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A Mother’s Day letter to a new Intel mom

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Note from the editor: Here’s yet another beautiful blog post shared on our intranet from one Intel employee to another. Regardless of if you have kids or not, I think we can all agree that being a parent is the toughest, yet most rewarding, job in the world. Throw in being a first-time parent and having an already challenging career, and you’ll get a feel for what life is like for many working parents. Jan, manager of the Internal Employee Communications team, wrote a heart-felt letter to one of her employees who just recently gave birth to her first child, sharing her first-hand experience of being a mother (of three) and successful Intel employee. In honor of Mother’s Day, we’d like to share the letter with you and wish all of the mothers out there a very Happy Mother’s Day!

Dear Krista:

True story. In 1993, I applied for a job at Intel. (Yes, I know you were about 12 then.) One of the people who interviewed me was an engineer. At some point, she asked me if I had children. Probably not an OK question, in retrospect, but I answered it.

She then explained to me that Intel was an intense, rigorous and demanding culture that was a much better fit for childless professionals like her and her husband, also an Intel engineer. It was not, she strongly suggested, the right place for a woman with two young children. Like me.

I took the hint, and the job at the other company.

Later, when I had another child, I figured I’d kissed any possible Intel future goodbye. If two kids were a disadvantage, surely three were a deal breaker.

Yet 20 years later, here I am, badge around my neck, accomplished AR tamer, seasoned slayer of acronyms. While Intel has indeed proven to be a demanding place to work these last seven years, it’s also, to my enormous relief, a generous and supportive environment where working mothers can thrive.

It’s been a place where I regained my financial footing after a divorce; a place where I’ve been privileged to know and work with people like you. A place where my detours as a stay-at-home mom and part-time employee haven’t kept me from a career path that has exceeded my expectations.

In just a couple of weeks, your maternity leave is going to be over. Instead of spending weekdays with your beautiful baby girl, you’ll spend them with co-workers (who, while less entrancing, have arguably better language skills). And even though you know she’ll be in good hands, I’d bet you’re dreading the transition from full-time mom to working mom. I know I did.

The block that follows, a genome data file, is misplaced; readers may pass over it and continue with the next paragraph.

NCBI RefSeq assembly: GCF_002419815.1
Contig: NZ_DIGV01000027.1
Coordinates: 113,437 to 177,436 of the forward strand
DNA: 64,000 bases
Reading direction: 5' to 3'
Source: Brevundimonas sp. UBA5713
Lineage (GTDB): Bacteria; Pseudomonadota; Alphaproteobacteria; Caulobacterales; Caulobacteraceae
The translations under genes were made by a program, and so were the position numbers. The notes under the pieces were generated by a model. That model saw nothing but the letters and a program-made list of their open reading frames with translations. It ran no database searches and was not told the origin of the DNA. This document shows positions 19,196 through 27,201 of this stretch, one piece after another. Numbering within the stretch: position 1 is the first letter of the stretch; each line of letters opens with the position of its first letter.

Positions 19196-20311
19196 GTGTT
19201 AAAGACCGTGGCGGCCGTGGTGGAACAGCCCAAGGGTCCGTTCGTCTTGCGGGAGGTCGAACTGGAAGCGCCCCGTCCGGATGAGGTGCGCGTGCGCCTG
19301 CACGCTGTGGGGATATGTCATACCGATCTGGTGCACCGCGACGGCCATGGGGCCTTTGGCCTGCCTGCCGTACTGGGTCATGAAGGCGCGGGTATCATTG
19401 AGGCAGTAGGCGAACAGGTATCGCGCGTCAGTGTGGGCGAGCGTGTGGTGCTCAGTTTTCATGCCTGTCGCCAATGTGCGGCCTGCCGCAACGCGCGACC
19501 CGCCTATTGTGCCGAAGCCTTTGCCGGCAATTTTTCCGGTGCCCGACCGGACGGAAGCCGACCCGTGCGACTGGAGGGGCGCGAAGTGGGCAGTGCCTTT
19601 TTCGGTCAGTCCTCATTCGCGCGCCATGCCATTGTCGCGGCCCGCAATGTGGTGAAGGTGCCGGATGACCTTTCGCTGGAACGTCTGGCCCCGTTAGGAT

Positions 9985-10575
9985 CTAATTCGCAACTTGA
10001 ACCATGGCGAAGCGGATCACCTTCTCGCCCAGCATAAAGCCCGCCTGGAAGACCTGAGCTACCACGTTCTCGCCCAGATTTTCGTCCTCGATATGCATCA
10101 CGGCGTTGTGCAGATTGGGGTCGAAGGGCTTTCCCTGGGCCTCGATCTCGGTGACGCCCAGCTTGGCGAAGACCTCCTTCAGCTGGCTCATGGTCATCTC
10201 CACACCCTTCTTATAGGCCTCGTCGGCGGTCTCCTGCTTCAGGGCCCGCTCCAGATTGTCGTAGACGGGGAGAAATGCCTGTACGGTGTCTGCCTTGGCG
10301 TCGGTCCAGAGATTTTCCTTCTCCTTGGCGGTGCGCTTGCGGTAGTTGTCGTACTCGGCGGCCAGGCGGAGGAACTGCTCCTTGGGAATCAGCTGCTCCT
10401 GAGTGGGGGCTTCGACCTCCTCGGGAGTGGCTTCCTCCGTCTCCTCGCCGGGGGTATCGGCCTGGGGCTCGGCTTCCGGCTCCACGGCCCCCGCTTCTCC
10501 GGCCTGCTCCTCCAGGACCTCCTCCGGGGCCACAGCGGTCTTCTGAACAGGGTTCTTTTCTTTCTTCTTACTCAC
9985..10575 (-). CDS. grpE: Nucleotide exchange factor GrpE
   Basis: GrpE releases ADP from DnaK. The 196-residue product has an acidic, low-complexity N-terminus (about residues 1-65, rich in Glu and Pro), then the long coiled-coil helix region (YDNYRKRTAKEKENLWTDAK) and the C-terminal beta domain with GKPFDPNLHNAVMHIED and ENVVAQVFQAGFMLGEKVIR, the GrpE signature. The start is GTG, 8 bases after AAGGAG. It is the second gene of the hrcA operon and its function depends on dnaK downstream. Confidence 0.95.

It won’t be easy. It’s not easy working at Intel, and it’s not easy raising a child. In both roles, we aim high and sometimes we stumble. We second guess ourselves something terrible. We are never quite caught up. We worry —oh boy, do we worry. Being a working parent means having good days when it feels like you have the best of both worlds, and bad days when it does not.

But it helps, a lot, that the Intel village you’re returning to is better equipped and more dedicated than ever to help you manage both your thrilling new role as a mom and the job you’re so good at. And your manager (moi) and your team are standing by to help in any way we can.

Your first Mother’s Day as a mom is this weekend; it’ll be my 25th (my firstborn even arrived on Mother’s Day). As I marvel—a little wistfully, a little been-there-done-THAT—at the adventure ahead of you, I can’t help but reflect on some stuff I’ve learned, mostly the hard way.

  • Get over being Supermom. Fast. There aren’t bonus points—this isn’t that kind of a game. Ask for help when you’re overwhelmed, time when you’re short, a favor when you need it.

  • Don’t wait for permission. Do what you need to do, and don’t apologize.

  • Once you’ve survived a long flight with a screaming child, screaming stakeholders are a piece of cake.

  • Email is eternal. Childhood is not. Seize the spontaneous moment with your child.

  • Stay playful. If you turn into a stressball, everyone around you will be miserable too. During the rough patches, take a deep breath, exhale, and remind yourself that this too will pass. Shake it off, smile, laugh if you can. Then book a massage.

  • Set boundaries. You will teach your child that no means no. This applies to managers and colleagues as well.

  • You set the tone. If your daughter sees that you like your work, she will too. If you believe your work is simply time away from her, she’ll believe that too.

  • Later, when she’s older, tell her about your challenges at work, and your wins. Let her feel, and share in, your pride. She’ll be proud too.

  • There will be days when it will be impossible to be both the outstanding employee and the outstanding parent you want to be. It is. On those days, accept that good enough really is good enough.

  • Take notes. When you’re immersed in parenting, you think you’ll never forget the daily routines, the frustrations and pleasures of every stage and age. You will.

  • In your work life there will be tough periods and difficult co-workers. In your family life these are called “adolescence” and “teenagers.” You will survive both.

  • Dinner. I never really solved this one. I am a fan of crockpots, however.

  • You can be anyone's employee. Only you can be your someone’s mom. Prioritize accordingly.

OK, one last story. One day when my daughter was about four years old, she was playing with some plastic animals. She marched them along the back of the couch where I was sitting. “You never know when pandas are going to come into your world,” she informed me.

How right she was.

Happy Mother’s Day, my friend. And welcome back—we’ve missed you!



Happy Mother’s Day to all moms! If you’ve got a tip for Krista or other new moms, please share it in comments below.